The United States retained its lead in the value of actual arms deliveries in 2006, according to a new report by the Congressional Research Service.
The report says that the United States signed $16.9 billion worth of arms contracts last year, or 41.9 percent of the global arms market, Interfax reports. Russia ranked second behind the U.S. with $8.7 billion in deliveries, or 21.6 percent of the market. With $3.1 billion worth in deliveries, Britain is No 3 on the list of world’s top arms sellers.
“Compared with the United States, Russia has no such a large number of usual clients for its arms sales. However, Russia’s recent success in signing new arms agreements indicates that Russia is likely to remain one of the top players when it comes to the value of all arms transfer agreements to developing nations at least in the short run,” says the CRC report.
Taking into account that China and India are the major exporters of Russian-made arms and equipment, authors of the report stress the point that Russia “has also achieved a certain success” in signing new contracts for the supply of its arms to other parts of the world.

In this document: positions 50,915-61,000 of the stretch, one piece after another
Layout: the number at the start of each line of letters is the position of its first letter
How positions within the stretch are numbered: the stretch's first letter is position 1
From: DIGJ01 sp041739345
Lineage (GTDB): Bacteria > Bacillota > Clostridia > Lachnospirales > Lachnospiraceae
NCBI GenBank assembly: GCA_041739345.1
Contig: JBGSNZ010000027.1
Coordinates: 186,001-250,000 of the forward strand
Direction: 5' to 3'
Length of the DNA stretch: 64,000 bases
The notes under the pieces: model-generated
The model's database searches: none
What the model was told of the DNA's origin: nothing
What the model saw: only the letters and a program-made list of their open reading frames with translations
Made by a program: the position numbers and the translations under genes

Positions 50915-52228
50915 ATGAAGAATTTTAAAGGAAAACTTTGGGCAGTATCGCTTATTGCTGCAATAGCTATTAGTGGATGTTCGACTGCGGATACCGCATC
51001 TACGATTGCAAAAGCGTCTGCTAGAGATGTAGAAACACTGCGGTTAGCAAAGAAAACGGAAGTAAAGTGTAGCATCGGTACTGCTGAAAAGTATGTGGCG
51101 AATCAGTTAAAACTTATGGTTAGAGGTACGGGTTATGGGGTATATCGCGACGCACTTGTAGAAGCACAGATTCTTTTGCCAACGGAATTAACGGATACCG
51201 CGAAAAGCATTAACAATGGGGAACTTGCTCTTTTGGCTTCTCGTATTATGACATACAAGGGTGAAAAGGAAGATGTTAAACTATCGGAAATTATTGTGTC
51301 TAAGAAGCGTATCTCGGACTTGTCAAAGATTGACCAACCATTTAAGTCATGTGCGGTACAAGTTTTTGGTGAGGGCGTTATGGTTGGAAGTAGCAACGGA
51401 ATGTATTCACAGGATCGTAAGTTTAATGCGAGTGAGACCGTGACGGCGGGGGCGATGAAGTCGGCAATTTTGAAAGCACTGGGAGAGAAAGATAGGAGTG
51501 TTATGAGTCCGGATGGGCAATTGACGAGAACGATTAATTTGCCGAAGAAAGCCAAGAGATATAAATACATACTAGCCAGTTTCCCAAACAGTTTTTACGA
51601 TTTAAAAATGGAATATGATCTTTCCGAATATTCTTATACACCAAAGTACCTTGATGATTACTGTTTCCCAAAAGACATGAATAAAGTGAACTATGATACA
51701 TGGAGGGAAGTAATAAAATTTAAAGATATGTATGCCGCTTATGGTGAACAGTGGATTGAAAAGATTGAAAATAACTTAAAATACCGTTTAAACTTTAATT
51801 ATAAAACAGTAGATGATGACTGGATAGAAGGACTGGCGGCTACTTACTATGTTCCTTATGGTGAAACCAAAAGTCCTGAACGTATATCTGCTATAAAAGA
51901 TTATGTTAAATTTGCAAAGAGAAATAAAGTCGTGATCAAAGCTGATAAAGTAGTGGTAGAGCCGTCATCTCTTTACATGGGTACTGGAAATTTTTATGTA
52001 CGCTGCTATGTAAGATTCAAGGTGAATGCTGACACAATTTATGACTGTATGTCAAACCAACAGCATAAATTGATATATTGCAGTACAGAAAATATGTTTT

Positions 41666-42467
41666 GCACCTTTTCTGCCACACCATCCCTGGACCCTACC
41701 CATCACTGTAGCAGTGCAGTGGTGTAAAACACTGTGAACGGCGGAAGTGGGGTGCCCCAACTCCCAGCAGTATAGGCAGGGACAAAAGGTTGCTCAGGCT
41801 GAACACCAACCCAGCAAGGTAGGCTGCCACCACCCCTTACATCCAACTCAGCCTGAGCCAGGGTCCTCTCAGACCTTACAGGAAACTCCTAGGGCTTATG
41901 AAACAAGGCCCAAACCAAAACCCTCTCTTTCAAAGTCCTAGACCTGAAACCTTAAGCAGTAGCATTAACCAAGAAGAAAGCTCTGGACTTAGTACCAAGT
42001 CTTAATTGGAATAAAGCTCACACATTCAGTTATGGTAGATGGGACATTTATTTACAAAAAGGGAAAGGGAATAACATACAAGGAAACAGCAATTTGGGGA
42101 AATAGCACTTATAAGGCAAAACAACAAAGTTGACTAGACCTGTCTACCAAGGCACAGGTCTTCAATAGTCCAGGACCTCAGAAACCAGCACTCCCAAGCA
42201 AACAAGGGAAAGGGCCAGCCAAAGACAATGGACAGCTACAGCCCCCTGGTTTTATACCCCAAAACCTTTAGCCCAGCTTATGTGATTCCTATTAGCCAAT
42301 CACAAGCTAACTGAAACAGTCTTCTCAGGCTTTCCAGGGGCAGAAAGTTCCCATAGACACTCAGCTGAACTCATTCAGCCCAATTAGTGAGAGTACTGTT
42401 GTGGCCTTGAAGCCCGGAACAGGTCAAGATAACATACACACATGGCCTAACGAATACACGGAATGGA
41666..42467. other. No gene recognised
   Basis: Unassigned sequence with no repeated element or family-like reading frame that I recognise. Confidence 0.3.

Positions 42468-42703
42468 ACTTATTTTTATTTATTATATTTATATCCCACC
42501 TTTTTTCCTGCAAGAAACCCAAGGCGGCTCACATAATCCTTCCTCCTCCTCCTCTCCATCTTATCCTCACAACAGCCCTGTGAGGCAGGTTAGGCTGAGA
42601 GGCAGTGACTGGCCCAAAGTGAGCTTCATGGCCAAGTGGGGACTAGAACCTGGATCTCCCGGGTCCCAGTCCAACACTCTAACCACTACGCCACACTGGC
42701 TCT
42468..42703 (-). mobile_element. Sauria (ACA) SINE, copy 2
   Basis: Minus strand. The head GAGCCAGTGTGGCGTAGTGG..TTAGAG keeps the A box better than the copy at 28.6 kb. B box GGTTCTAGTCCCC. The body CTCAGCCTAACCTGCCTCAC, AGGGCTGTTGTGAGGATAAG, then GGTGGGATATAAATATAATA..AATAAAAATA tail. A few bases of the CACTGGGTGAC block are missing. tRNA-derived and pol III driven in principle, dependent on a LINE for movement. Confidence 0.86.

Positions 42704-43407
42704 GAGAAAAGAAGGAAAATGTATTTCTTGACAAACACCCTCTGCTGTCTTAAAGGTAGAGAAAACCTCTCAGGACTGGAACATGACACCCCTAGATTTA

“The Russian Federation is still aimed at finding more opportunities for selling its arms to countries in North Africa, in the Middle East and South East Asia,” the report says.
The United States ranked first in the value of actual arms deliveries made to developing countries last year. It delivered about $8 billion worth of arms to the region. Russia ranked second with $ 5.5 billion in deliveries, followed by Britain ($ 3.3 billion). The global arms sales totaled $ 40.3 billion in 2006 – down from $ 46.3 billion in 2005, according to the report produced by the Congressional Research Service.
Russia will occupy all of the territory of the Donetsk People's Republic (DPR) within the boundaries in which the country recognized it